Local Government System often feels ineffective when we are in the opposition, as our requests go unanswered
Institutionalizing climate action within local government
During the second session of the event, Mr. Moazzam Ali Janjua delivered a comprehensive presentation that delved into the intricacies of integrating climate action within the framework of local governance. His presentation not only highlighted the current state of climate-related initiatives but also laid out a roadmap for the future, offering a clear direction for further development.
Mr. Janjua's overview encompassed a wide range of key aspects, like current climate change challenges, policy frameworks, local initiatives, community collaborations, and resource utilization. Overall, a comprehensive overview of climate action integration within local governance aimed to inform and inspire attendees about the importance of addressing climate change at the local level and provided a strategic plan for the path forward.
The following recommendations were identified:
- Empowering Local Governments: Participants called for a constitutional amendment to empower local governments, ensuring that they have the necessary authority to address local issues effectively.
- Transparency in Revenue Generation: It was emphasized that local governments must have transparent revenue generation mechanisms to efficiently utilize resources and funds collected at the local level.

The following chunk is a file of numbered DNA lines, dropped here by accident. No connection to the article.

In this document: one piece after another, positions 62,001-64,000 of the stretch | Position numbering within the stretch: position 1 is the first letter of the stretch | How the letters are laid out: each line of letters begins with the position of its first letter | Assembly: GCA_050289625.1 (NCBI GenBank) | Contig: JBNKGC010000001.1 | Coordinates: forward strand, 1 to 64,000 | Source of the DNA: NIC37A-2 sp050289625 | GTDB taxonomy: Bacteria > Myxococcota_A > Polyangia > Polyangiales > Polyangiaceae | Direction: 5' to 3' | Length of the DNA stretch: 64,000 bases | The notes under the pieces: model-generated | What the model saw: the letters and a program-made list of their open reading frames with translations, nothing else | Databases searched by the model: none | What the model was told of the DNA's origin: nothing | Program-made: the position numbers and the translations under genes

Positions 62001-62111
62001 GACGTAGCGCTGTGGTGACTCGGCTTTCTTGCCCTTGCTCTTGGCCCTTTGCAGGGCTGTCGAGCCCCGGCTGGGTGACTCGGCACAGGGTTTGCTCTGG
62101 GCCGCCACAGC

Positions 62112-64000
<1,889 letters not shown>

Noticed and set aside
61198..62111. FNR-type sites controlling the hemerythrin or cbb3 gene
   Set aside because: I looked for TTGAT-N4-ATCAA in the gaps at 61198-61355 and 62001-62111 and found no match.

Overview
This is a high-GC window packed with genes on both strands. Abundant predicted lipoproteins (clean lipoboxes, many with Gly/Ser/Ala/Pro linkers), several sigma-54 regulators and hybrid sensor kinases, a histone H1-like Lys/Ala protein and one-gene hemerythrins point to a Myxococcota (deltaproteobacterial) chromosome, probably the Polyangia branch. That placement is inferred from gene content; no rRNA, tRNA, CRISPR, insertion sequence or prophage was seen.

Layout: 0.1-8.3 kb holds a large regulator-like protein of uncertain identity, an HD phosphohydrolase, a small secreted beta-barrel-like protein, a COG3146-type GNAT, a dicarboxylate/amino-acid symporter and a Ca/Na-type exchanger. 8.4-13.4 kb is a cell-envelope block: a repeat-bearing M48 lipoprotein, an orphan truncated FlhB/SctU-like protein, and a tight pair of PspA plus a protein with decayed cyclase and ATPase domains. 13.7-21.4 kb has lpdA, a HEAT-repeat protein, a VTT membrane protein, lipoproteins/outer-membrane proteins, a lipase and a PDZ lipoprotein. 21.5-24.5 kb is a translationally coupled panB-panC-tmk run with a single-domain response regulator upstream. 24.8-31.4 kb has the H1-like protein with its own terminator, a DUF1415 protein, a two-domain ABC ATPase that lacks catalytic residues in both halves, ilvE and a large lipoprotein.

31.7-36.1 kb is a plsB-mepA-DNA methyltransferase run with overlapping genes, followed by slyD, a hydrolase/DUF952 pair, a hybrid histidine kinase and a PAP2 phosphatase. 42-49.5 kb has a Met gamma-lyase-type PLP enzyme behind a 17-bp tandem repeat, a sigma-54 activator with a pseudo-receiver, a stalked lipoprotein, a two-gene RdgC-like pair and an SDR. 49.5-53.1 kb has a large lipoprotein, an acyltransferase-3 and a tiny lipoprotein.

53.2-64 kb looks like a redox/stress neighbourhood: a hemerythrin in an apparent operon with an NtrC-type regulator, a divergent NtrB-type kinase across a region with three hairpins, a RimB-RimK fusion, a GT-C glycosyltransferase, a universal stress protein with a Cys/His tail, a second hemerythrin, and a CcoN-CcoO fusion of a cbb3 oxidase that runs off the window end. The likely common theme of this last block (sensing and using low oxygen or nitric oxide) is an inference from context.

- Orientation for Elected Representatives: Local government representatives need proper orientations on the Local Government Act to understand their roles and responsibilities, ensuring they can effectively regulate the system.
- Stability in Policy-Making: Sudden changes in policy-making at higher levels were identified as a significant obstacle to effective planning and development at the local level.
- Regular Local Government Elections: Participants stressed the importance of holding regular local government elections to strengthen the democratic process and ensure that local government representatives have a voice in governance.
- Institutionalise Climate Action: We should add climate action in the strategic planning at the local level. Parties should also include cliamte action and SDGs in their political manifestos.
The consultative session revealed a strong consensus on the need to empower local governments in Pakistan. Representatives from various political parties echoed a common sentiment, emphasizing the importance of educating local government representatives about the Local Government Act and advocating for regular local government elections. They passionately argued that the local government system often feels ineffective when they are in the opposition, as their requests go unanswered. Furthermore, they pointed out that they often lack the necessary funds and their proposed development schemes receive minimal attention from the ruling party.
In their view, it is imperative to address the allocation and justification of funds, as well as the development schemes laid out in the LG Act of 2013. This act, they highlighted, not only ensures citizens' rights but also promotes the equitable distribution of resources at the local level. Their collective plea is a call to action for strengthening democracy by enhancing the functionality and effectiveness of the local government system, regardless of political affiliation.